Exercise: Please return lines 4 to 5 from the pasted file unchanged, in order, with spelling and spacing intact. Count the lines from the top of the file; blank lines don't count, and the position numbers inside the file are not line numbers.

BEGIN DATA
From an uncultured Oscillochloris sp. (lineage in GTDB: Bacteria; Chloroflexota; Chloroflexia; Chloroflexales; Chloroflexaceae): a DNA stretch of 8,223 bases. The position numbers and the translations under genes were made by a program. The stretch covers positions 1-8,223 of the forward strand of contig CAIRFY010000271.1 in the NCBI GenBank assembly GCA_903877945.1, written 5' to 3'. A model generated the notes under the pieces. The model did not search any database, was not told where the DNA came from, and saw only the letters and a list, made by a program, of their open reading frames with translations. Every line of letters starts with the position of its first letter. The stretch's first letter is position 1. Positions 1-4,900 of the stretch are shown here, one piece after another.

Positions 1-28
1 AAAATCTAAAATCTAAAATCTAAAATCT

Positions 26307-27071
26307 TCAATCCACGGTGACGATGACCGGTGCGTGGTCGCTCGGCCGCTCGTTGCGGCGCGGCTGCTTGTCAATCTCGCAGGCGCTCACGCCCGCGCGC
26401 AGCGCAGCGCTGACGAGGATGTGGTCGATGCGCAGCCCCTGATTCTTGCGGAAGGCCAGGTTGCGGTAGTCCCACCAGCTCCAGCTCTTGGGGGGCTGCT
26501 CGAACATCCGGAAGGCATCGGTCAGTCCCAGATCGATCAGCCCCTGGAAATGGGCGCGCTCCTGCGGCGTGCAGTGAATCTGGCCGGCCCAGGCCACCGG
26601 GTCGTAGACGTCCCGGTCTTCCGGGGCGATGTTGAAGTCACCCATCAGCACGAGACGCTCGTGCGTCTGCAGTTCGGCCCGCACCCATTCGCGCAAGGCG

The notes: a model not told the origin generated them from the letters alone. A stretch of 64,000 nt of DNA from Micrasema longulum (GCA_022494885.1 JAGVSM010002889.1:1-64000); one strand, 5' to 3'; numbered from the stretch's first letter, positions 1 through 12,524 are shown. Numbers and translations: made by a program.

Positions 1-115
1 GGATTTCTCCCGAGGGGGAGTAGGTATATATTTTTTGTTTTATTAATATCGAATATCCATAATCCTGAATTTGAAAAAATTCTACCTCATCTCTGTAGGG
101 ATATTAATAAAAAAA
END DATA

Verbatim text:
Positions 26307-27071
26307 TCAATCCACGGTGACGATGACCGGTGCGTGGTCGCTCGGCCGCTCGTTGCGGCGCGGCTGCTTGTCAATCTCGCAGGCGCTCACGCCCGCGCGC